The Best State Fair in All 50 States
State fairs and festivals are an American pastime. Wherever you go in the USA, a fair or a festival's a stone's throw away, but here's the one in each of the 50 states that's simply too good to miss.
State fairs originated in the 1800s as a sort of trade show for local farmers. Over the decades, they’ve evolved into great big, boisterous grassroots celebrations highlighting each state’s unique culture, traditions, and quirks. Inevitably, those quirks involve wonderfully greasy food as well as amusement park rides, carnival games, arts and crafts shows, auto- and motorcycle racing, and large scale musical concerts. Still, scratch the surface of any state fair, and you’ll find the heart and soul of the state. That’s certainly the case with Alabama’s National Fair, as you’ll realize as soon as you click on its home page. (Hint: Turn down the volume on your device before loading.)
Taking place annually since 1954, Alabama’s National Fair features a big-top circus, pig racing, and more than 60 carnival midway rides and games. It’s also one of a handful of state fairs that takes place after the heat of the summer dies down, and as such is quite laid-back. The 2018 fair will take place September 28 through October 8 in the city of Montgomery. And let’s not forget to mention the food, which is quite remarkable, featuring all the usual deep-fried suspects, as well as some others you’ve only ever imagined (or not!). If you’ve never chowed down on a pork-chop on a stick, then don’t miss Charlie’s Pork-On-A-Stick, and be sure to wash it down with a piña colada that comes in an actual hollowed-out pineapple. These are the healthiest foods you’ll find at state fairs.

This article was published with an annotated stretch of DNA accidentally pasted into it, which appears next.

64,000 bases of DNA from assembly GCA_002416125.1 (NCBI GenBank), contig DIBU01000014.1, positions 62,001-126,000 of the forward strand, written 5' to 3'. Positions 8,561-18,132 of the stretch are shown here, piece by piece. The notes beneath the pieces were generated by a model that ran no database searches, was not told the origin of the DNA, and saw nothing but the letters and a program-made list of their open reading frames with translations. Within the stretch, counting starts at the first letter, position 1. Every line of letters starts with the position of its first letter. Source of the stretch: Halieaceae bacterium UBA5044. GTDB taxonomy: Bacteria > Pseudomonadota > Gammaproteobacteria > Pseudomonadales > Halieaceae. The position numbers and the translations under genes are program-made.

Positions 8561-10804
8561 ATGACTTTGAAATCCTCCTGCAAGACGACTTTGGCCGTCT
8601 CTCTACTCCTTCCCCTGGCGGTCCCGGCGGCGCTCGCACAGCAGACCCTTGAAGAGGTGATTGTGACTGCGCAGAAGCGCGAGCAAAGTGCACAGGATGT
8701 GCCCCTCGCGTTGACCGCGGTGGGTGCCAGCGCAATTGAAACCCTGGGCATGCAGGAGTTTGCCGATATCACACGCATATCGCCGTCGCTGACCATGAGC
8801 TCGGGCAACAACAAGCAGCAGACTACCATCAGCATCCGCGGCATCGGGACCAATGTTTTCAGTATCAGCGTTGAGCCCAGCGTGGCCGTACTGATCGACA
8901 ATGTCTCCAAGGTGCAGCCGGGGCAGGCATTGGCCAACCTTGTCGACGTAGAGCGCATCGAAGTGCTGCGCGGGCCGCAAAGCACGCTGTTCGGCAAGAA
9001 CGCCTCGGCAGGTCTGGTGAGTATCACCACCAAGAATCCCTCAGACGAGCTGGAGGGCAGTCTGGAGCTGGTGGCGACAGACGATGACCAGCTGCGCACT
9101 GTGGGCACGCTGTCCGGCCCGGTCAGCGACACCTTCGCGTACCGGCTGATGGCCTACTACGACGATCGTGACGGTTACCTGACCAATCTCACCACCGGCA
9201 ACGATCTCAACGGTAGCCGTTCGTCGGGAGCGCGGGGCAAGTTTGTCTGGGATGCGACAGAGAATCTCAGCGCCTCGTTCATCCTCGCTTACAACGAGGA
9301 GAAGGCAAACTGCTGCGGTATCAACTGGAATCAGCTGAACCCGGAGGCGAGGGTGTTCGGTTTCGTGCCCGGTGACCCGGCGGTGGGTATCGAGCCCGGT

Alaska didn’t become a state until January 3, 1959, but that didn’t stop the ambitious settlers of Alaska from holding their first Alaska State Fair in September 1936. The settlers had arrived just one year earlier from Minnesota, Michigan, Wisconsin, and Oklahoma as part of a government push to establish the far-flung extra-continental territory as a farming community. Alaska’s first state fair included a baby show, boxing matches, horse races, a rodeo, and baseball. By 1941, the fair had established its traditional giant cabbage contest, the winner of which weighed 23 pounds. In 2012, the winner weighed 138.25 pounds and established a new Guinness World Record for giant cabbages. This year’s fair took place August 23 through September 3 in Palmer, approximately one hour north of Anchorage. Performers included singer Bishop Briggs and comedian Jim Gaffigan.